Indeed, by his own account, Hester can get very emotional about these achievements. He describes a recent visit by health secretary Jeremy Hunt to Donisthorpe Hall Care Home in Leeds, which is using SystmOne’s care homes solution.

“When Jeremy Hunt came out and went round talking to patients, I sat in the room next to this quite elderly lady. I didn’t realise she was one of the patients we’d kept out of hospital, but I started talking to her and her daughter about what it had meant for them.

“I had to restrain myself from breaking into tears – it’s impossibly moving to think the software that we create can make such a difference to people’s lives.”

Free yoga, free fruit

TPP gets a lot of coverage from its local paper, the Yorkshire Post, which has chronicled the significant investment in its Leeds headquarters.

The company hired its first three employees in 1999, but is now finalising the construction of a new £20 million HQ that will be able to house over 600 staff.

The company also features regularly in the Sunday Times ‘best 100 companies to work for’ lists; with those employees (average age 25) enthusing about the “no-long-hours” culture, free massages, yoga, circuit training, and fruit.

In his interview, Hester stresses that he does not see the OBE as a personal accolade, but as a tribute to all of TPP’s staff, as well as the doctors and nurses who have inspired the company’s work. “I’m just the figurehead, but this represents the efforts of so many people to make a real difference.”

Hester adds that he has had to become less hands-on in recent years: he says he stopped writing code about three years ago to take on a “more ambassadorial role” leading TPP forward. “My natural home is with the code, so it’s been quite a change.”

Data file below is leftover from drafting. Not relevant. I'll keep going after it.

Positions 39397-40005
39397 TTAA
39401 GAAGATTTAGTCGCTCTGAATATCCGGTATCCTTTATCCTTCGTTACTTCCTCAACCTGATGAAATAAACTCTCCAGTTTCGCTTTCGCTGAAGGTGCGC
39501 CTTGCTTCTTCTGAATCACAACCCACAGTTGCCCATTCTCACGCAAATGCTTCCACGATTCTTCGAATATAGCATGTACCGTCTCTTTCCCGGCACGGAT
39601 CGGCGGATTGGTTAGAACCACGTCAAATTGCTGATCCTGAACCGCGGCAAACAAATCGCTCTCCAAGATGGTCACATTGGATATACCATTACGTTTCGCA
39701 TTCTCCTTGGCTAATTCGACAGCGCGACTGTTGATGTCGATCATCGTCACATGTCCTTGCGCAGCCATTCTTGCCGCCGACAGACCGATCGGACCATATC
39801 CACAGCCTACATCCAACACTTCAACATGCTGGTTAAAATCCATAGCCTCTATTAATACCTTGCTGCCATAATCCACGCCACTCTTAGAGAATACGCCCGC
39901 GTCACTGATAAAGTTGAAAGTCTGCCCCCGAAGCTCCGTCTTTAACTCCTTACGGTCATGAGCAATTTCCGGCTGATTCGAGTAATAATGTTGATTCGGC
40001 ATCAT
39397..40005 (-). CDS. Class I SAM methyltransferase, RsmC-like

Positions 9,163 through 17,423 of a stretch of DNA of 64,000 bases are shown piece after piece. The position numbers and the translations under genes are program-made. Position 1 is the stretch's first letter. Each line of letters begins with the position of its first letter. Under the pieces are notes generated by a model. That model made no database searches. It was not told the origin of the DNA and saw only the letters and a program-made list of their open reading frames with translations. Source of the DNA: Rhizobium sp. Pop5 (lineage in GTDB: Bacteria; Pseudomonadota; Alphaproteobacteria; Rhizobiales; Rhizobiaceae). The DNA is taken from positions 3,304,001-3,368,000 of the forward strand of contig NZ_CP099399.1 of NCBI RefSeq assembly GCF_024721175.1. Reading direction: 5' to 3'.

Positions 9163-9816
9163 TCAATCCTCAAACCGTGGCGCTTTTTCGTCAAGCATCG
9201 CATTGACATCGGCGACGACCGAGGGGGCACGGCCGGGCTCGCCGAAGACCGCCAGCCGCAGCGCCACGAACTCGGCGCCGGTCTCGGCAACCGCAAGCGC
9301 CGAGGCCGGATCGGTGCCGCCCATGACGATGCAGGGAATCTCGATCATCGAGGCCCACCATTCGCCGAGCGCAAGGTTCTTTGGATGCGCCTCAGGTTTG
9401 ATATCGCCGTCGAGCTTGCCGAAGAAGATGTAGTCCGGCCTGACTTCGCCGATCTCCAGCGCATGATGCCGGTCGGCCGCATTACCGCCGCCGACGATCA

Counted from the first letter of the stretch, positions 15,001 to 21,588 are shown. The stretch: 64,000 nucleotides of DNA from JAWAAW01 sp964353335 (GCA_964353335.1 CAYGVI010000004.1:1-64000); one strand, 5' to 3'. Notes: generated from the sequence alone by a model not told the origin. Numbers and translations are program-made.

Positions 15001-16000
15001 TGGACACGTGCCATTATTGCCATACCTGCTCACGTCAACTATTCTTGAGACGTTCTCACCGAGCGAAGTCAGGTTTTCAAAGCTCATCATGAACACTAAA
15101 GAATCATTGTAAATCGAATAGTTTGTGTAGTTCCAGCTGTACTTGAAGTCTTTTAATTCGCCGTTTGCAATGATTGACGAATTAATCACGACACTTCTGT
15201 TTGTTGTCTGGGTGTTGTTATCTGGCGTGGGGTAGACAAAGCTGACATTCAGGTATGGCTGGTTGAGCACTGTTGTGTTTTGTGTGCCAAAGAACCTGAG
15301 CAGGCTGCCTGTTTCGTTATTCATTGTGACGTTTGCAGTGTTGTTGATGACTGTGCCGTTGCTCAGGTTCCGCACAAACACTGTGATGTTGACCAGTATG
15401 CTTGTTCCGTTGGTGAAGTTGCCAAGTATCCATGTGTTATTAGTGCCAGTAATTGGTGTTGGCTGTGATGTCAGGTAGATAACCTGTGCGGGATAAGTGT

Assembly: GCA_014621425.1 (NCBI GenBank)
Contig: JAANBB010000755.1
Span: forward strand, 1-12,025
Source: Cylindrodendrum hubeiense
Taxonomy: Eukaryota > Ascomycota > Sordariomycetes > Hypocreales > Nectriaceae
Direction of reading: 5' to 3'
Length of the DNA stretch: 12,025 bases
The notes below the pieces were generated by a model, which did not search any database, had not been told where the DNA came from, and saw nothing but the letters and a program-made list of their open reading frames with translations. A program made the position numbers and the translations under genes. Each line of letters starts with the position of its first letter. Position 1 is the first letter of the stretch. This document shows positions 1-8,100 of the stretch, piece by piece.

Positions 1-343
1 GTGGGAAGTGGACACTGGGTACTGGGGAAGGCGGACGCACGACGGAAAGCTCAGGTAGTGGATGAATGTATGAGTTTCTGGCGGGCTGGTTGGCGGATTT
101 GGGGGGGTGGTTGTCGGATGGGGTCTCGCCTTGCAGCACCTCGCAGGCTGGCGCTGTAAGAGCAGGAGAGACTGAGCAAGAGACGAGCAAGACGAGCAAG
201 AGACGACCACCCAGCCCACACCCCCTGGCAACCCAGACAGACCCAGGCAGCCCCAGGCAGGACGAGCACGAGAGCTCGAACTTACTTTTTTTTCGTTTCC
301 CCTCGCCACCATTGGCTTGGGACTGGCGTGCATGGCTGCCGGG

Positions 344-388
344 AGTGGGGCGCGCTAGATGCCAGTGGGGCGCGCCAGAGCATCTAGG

To show just how much of a change, the normally super-confident Hester says of the trade mission to China: “I remember ringing my wife from the Heathrow Airport toilets, saying, ‘I don’t think I can get on a plane with the Prime Minister’, because I’ve never mixed with these kind of people before. As always, she talked me through it.”

Joining it all up

TPP won its first, major acute trust contract in 2012, back in Airedale, when Airedale NHS Foundation Trust decided to implement its patient administration, A&E and bed management functionality.

Two years later, the company made a significant move into mental health, Plymouth Community Healthcare NHS Trust decided to become the first to adopt the SystmOne mental health module.

The company is also working on a number of integrated record projects in areas such as Bradford and Plymouth again, and Hester says the company will continue to broaden beyond primary care to meet the demand for joined up care.

“Mental health, social care, secondary care, all of these places are going to move off paper and have real electronic records, and we’d like to be part of that – maybe we won’t be the system that they all use, but we’d like to help drive that change.”

After all, he points out, whether it’s in England, the Middle East, a developing country such as India, or a new powerhouse such as China, the future of healthcare will not be written on paper.

“All these countries share the same vision of sharing care records. Even if we’re not successful, at least we will have helped to drive change in those countries as well.”